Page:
Wednesday, March 3, 2010


Album of the Day: Patti Smith (3/3/78) 32 Years!

Though rightly given the moniker “Godmother of Punk,” Patti Smith drew much broader appeal than that of the hard-core punks who came after her. (A Patti Smith playlist will be on shortly). Many of Smith’s earliest songs were primitive, stripped-down rock ‘n roll and garage rock in the punk vein. Her first two albums, Horses (1975) and Radio Ethiopia (1976) were unquestionably the lead-in to the punk movement. But she also delivered shining examples of toned-down punk with melodies and poetic lyrics that actually held meaning, and thus was far more accessible than most of the buzzsaw noise that pounded New York, London and Los Angeles in the late 70s.

Smith’s third album, the March 3, 1978 release, Easter was the most entertaining (and commercially viable) of all of her early works. Sure, there’s the fury of “Babelogue,” the snarl of “Space Monkey” and the indignation of “Rock N Roll Nigger.” But there’s also the straight-ahead rock of “Till Victory,” the sweetly plodding, vaguely choral sound of the title track, and the emphatic hit “Because The Night,” the song she co-wrote with Springsteen and took to Top 10 status in the U.K. and #13 in the U.S.

Smith moved just enough away from the punk movement she helped launch to score a Top 20 album that charted for over five months. And with Easter, she also unmistakably opened the door for 80s hard rocking females like Chrissie Hynde of the Pretenders, Joan Jett and the Wilson sisters of Heart.

Easter is available as a CD and mp3 files on Amazon (click here), and as iPod downloads on iTunes (click here).

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Friday, February 5, 2010


Album of the Day: The Cure (2/5/80) 30 Years!

The album title was a bit of shock for this Brit. What’s Boys Don’t Cry (BDC)? ‘Cos in the UK, it was Three Imaginary Boys. Whatever it’s called, it was the first record by The Cure, and introduced the world to Robert Smith and…ummm… the revolving cast of characters that his support band turned out to be. (For Dr. Rock’s playlist of The Cure, click here).

For those of used to the full-on guitar/tongue-in-cheek onslaught of the Sex Pistols and the quirky humor of the Stranglers and their keyboard-dominated-punk driven sound, The Cure were a definite WTF? moment. From the introspective, moody, Albert-Camus-inspired lyrics (and, yes, THAT’s where the lyrics for “Killing an Arab” came from) to the sparse, crisp, distortion-free and (dammit) intriguing guitar style of Mr. Smith, the Cure left its audience a bit baffled as to genre. They weren’t punk, ‘cos no one was spitting at them. They weren’t pop because Robert Smith didn’t look like he’d ever smiled inanely in his life; and Goth hadn’t been invented yet - although kudos to Howard Devoto’s Magazine, who were making serious strides in that direction before the Sisters of Mercy got going.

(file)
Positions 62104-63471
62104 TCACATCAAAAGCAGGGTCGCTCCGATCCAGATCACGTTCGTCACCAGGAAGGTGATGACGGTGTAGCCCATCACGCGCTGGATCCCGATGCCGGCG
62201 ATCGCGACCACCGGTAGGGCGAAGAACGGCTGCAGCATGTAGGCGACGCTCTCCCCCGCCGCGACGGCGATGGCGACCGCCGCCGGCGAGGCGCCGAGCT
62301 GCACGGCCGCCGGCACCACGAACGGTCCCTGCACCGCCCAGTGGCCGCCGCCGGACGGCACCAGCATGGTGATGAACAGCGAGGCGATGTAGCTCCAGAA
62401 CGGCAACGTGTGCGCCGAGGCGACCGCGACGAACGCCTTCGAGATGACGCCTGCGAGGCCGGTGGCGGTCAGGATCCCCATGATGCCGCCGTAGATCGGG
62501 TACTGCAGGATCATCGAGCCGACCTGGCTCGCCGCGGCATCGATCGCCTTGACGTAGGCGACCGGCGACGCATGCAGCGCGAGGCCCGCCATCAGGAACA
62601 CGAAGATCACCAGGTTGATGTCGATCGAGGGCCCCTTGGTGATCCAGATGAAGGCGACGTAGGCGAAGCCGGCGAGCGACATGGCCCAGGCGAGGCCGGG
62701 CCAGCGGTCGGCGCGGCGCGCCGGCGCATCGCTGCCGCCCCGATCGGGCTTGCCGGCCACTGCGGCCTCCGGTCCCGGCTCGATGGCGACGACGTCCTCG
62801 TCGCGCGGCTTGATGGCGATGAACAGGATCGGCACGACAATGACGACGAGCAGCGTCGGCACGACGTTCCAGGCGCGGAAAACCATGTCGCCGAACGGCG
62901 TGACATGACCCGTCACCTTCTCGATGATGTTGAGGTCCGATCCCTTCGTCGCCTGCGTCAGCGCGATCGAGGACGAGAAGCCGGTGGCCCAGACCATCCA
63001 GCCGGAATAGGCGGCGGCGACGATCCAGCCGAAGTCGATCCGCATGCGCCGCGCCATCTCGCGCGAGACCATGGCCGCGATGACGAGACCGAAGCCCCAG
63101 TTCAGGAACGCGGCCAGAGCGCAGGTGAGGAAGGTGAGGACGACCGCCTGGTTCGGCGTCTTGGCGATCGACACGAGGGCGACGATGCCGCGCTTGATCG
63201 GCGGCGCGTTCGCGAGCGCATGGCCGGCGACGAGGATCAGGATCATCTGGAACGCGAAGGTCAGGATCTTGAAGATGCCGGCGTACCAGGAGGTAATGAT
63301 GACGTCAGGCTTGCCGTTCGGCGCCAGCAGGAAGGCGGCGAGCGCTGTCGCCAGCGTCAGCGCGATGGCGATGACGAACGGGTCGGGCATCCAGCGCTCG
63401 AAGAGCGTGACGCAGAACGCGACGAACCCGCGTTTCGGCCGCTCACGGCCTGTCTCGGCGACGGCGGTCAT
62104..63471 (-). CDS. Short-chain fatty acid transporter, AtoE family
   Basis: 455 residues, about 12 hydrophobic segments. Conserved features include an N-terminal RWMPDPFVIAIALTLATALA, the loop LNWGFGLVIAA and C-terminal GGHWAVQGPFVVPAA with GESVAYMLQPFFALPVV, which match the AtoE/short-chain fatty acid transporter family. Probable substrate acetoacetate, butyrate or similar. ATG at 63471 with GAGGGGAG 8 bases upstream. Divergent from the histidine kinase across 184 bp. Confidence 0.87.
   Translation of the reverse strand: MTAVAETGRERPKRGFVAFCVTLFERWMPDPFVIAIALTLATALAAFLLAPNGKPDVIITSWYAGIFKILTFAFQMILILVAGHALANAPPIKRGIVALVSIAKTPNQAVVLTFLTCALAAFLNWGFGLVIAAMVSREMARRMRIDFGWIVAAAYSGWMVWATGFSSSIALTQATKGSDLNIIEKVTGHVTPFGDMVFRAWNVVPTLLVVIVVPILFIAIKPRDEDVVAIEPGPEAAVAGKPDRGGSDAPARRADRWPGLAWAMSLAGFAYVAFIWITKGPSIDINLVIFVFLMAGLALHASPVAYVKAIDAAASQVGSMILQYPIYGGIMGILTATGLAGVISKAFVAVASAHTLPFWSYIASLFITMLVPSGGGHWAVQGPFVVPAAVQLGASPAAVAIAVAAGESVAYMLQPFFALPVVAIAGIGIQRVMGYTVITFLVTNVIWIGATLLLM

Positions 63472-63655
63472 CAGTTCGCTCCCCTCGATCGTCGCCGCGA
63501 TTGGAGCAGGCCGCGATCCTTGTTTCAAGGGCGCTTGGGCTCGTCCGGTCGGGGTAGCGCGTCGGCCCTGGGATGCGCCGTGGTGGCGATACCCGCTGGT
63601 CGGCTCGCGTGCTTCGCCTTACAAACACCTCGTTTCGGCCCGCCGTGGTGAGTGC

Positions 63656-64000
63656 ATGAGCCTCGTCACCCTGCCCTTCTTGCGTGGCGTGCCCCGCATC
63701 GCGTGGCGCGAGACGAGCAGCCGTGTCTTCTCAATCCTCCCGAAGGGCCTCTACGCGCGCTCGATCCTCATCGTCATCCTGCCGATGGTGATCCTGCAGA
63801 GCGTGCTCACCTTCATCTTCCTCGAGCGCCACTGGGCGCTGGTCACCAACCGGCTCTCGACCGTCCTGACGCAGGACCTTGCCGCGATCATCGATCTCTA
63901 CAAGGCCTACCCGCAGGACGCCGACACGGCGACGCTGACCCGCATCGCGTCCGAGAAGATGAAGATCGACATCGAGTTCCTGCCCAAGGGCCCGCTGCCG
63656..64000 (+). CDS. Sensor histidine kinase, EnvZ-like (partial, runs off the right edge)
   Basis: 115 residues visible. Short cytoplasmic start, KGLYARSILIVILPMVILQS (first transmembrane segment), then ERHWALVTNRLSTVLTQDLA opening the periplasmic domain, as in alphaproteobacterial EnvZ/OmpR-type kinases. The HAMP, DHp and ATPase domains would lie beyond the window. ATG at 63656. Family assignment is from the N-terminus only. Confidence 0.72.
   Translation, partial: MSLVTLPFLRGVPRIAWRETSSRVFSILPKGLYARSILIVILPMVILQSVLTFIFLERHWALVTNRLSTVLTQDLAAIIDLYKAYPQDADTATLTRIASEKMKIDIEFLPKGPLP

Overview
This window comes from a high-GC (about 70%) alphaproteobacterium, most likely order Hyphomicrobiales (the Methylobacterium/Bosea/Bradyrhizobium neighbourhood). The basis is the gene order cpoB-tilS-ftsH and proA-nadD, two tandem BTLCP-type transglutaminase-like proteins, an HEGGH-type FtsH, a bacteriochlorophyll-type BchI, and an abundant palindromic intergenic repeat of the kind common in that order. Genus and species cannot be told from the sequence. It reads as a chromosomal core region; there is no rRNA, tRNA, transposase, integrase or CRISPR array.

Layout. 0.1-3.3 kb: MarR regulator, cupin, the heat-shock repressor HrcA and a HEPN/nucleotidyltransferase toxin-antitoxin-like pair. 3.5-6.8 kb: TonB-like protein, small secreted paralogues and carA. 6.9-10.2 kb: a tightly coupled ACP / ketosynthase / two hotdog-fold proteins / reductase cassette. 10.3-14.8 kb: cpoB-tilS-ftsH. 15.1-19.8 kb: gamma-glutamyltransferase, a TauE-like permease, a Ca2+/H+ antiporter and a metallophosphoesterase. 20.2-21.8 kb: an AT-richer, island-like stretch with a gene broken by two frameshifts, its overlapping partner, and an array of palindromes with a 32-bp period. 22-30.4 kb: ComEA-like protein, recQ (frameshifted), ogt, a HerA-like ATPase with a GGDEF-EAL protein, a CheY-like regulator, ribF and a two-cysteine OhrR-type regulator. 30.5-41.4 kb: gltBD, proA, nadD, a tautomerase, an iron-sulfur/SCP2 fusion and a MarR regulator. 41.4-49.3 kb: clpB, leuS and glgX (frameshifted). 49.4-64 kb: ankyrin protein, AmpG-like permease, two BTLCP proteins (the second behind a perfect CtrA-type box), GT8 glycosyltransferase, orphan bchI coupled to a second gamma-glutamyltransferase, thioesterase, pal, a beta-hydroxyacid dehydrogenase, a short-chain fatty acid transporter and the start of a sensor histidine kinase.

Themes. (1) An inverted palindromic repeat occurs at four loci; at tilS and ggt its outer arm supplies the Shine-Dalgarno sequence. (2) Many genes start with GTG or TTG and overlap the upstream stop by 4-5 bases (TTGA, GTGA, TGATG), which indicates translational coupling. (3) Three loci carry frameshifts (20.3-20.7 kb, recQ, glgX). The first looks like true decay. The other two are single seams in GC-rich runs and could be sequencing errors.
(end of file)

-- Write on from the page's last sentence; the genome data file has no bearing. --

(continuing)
Overall a great album, and a neat glimpse into Mr. Smith’s highly-inventive guitar chops, which dominate here, before keyboards started pushing his sound a little off center stage in the next album, Seventeen Seconds.

Moonglum rating: 4 tubes of mascara (out of a possible 5).

Review by Moonglum.

Boys Don’t Cry is available for purchase as a CD or download as mp3 files on Amazon (click here) or as iPod downloads at iTunes (click here).

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Monday, December 14, 2009


Album of the Day: The Clash (1214/79) 30 Years!

London Calling is the best damn punk album ever. Period. It was released by The Clash (click here for my playlist) in the U.K. thirty years ago today on December 14, 1979 (it came out in the U.S. during January 1980).

Without losing one snarling bit of the raw, nervous, socio-politically nihilistic core of pure punk, The Clash spanned the late 70s abyss from mainstream pop-rock, power pop and straight-up rock ‘n roll to the driving noise of pure punk rock, and pulled everyone back across. And it’s no sell-out. A double album(!), London Calling is full of memorable riffs, toe-tapping rhythms, sing-along lyrics and more distinct genres than the Sex Pistols or Generation X could ever play. And it’s still basic punk.

London Calling has the shuffling reggae sounds of “Rudy Can’t Fail,” the anachronistic, danceable celebration of “Revolution Rock,” the pulsing but melodic punk of “Hateful,” the hard-rock title track, the roots rockabilly of “Brand New Cadillac,” and the hard-edged pop-rock of “Train In Vain” (which was not listed on the cover or Side 4 label of the original Epic vinyl release – but I’ve got mine!).

London Calling is an essential LP in any rock music collection. It’s a Grammy Hall of Fame record, #8 on the Rolling Stone Magazine list of the 500 top albums of all time, #1 on the magazine’s Top 100 Albums of the 80s, and available as a CD on Amazon (click here) and download tracks on iTunes (click here).

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